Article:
IBM Latest Vendor To Throw Hat Into 4-Gbps Ring

Manufacturers of arrays, SAN switches and host bus adapters have already or are in the process of unveiling products designed to build Fibre Channel SANs using the 4-Gbps protocol. Such vendors expect hard drives with 4-Gbps Fibre Channel interfaces to start shipping by the end of the year.

Solution providers welcome the move to 4-Gbps Fibre Channel, which promises a doubling in performance over the current 2-Gbps products at little extra cost initially, with the price difference expected to shrink to zero by next year.

"It's certainly welcome," said Greg Knieriemen, vice president of marketing at Chi, a Cleveland-based solution provider. "It opens up new possibilities for us and allows us more flexibility in solving customers' network problems."

Demand for 4-Gbps products is still not high for customers who have a well-architected SAN, Knieriemen said. However, customers with SANs that have been patched together over time with little thought to organization will find 4-Gbps products will make it easier to improve those SANs' performance without completely rebuilding the networks.

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"Quite often people are not exceeding their bandwidths," Knieriemen said. "They see a network slowdown and think they are exceeding their pipeline, but often it is something else. I'm not yet personally seeing anyplace where the need to exceed 2-Gbps is a reason to push for 4-Gbps."

Michael Piltoff, senior vice president of solution marketing at Champion Solutions Group, a Boca Raton, Fla.-based IBM storage solution provider, said that it's up to the channel to assist customers learn how the new technology fits their needs.

With the price of 4-Gbps products expected to fall, it will be the best alternative for installing new SANs, or for existing SANs where large imaging or R&D files are stored and accessed, Piltoff said. But for existing SANs used for such applications as databases, the extra performance may not be necessary, he said.

Such details are not stopping IBM from making its first foray into the 4-Gbps Fibre Channel space. The company's DS4800 controller, a 3U-high rack-mount device, is expected to start shipping in June, said Craig Butler, manager of product marketing for disk storage products at IBM.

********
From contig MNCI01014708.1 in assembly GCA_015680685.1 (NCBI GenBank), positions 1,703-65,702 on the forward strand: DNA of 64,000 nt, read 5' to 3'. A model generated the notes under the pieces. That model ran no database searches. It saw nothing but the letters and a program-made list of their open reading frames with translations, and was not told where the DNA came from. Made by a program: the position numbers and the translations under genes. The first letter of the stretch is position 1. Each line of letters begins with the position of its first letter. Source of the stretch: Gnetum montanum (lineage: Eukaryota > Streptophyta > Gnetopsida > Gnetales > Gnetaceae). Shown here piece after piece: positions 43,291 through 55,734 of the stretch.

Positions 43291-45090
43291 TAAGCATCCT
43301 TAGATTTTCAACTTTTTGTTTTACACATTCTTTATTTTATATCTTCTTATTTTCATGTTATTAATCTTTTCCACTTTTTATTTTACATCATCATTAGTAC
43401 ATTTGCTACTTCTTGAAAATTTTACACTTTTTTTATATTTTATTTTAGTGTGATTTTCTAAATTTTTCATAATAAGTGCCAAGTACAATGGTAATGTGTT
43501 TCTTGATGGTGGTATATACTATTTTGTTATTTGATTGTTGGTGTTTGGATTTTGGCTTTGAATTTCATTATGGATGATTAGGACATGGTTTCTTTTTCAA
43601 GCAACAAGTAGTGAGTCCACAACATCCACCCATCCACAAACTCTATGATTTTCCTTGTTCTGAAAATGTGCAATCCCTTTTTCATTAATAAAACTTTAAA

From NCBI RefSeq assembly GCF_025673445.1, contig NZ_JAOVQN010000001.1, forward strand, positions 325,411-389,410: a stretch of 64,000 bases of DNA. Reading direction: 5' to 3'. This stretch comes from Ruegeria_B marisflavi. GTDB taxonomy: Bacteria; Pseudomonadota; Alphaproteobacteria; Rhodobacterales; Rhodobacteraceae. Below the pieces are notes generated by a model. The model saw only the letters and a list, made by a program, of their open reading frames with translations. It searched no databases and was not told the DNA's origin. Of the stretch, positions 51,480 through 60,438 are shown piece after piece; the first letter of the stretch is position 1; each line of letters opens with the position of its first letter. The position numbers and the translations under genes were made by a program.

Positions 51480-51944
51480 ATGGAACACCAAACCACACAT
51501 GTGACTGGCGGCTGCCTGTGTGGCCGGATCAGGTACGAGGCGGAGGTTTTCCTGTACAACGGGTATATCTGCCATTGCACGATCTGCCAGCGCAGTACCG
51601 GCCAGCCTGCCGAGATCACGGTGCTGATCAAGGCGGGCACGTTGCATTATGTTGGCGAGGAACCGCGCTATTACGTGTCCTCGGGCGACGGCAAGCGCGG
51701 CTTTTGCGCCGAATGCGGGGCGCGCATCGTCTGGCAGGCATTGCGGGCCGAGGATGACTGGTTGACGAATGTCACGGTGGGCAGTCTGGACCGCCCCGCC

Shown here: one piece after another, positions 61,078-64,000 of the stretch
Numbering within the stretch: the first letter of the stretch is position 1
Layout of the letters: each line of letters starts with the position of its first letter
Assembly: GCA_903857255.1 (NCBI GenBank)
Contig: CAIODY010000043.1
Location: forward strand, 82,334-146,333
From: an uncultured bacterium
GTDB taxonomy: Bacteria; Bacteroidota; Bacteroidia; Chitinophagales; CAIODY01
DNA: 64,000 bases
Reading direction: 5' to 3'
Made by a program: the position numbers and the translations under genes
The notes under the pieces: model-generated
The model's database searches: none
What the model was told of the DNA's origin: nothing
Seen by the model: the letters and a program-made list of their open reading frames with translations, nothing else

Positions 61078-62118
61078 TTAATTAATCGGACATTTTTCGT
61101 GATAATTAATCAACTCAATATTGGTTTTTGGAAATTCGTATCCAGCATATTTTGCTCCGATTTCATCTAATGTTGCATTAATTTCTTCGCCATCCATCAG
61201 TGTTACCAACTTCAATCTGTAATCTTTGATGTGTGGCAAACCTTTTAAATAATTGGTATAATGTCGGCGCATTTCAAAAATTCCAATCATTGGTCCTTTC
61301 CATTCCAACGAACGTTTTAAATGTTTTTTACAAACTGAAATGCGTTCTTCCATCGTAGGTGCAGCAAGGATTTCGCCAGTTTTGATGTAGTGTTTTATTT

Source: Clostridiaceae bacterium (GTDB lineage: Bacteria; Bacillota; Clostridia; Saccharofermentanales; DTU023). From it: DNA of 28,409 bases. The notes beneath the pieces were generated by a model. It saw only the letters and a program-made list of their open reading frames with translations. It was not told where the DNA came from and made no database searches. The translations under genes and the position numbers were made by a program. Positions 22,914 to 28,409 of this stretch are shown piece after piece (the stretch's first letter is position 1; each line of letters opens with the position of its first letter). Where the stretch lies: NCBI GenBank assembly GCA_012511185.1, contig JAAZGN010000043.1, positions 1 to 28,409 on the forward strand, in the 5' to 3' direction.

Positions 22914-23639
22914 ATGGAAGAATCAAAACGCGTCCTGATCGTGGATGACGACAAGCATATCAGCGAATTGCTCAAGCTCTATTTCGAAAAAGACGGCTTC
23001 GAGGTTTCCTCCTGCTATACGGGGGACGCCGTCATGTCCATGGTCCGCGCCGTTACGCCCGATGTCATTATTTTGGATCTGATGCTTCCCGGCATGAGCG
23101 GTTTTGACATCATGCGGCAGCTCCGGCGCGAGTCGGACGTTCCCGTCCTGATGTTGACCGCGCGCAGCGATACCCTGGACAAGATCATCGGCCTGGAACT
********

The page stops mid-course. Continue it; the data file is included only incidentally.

Pricing for the device has yet to be determined, but may be near the $65,000 price of the company's existing DS4500 before its drop in price a couple weeks ago to $50,000, he said.

To increase reliability, the DS4800 has only five field-replaceable units, all of which are hot-swappable, Butler said. "Customers can even remove the interconnect module with the backplane, and their array still runs," he said. "[The interconnect] just fails over to one of the dual controllers. It's unique to IBM."

IBM joins StorageTek and SGI as the only announced brand-name vendors of 4-Gbps storage arrays. Mountain View, Calif.-based SGI began shipping its TP9700 in February, and already counts the Department of Defense as a customer. And StorageTek, Louisville, Colo., plans to start shipping its FlexLine FLX380 array this month.

All three vendors' arrays share a common ancestor: They are built around the 6998 storage controller from Milpitas, Calif.-based Engenio, one of the world's largest manufacturers of storage devices on an OEM basis.

Mitch Siegel, senior director of corporate marketing at Engenio, said that despite the lack of 4-Gbps-based hard drives, customers will still see a significant performance boost when using 2-Gbps hard drives. Siegel said he expects 4-Gbps technology to be initially priced at about the level of current 2-Gbps technology, while 2-Gbps array prices will fall to make up for the difference in performance.

Other vendors also are working on 4-Gbps storage arrays. Palo Alto, Calif.-based Hewlett-Packard, for instance, will shortly roll out a 4-Gbps blade-based Fibre Channel switch and a host bus adapter, with 4-Gbps-based versions of its MSA and EVA array families expected to be available within the next 12 months, said Kyle Fitze, marketing director for HP StorageWorks SANs.

EMC, Hopkinton, Mass., is working on 4-Gbps versions of its storage arrays and is already shipping 4-Gbps storage switches from San Jose, Calif.-based Brocade Communications Systems, an EMC spokesperson said.

In addition to Brocade, Milpitas, Calif.-based McData also is already shipping 4-Gbps-based Fibre Channel switches.

On the host bus adapter side, Amherst, NY-based ATTO Technology and Costa Mesa, Calif.-based Emulex have unveiled 4-Gbps models, while LSI Logic, parent company of Engenio, is expecting to ship its adapters by the end of June.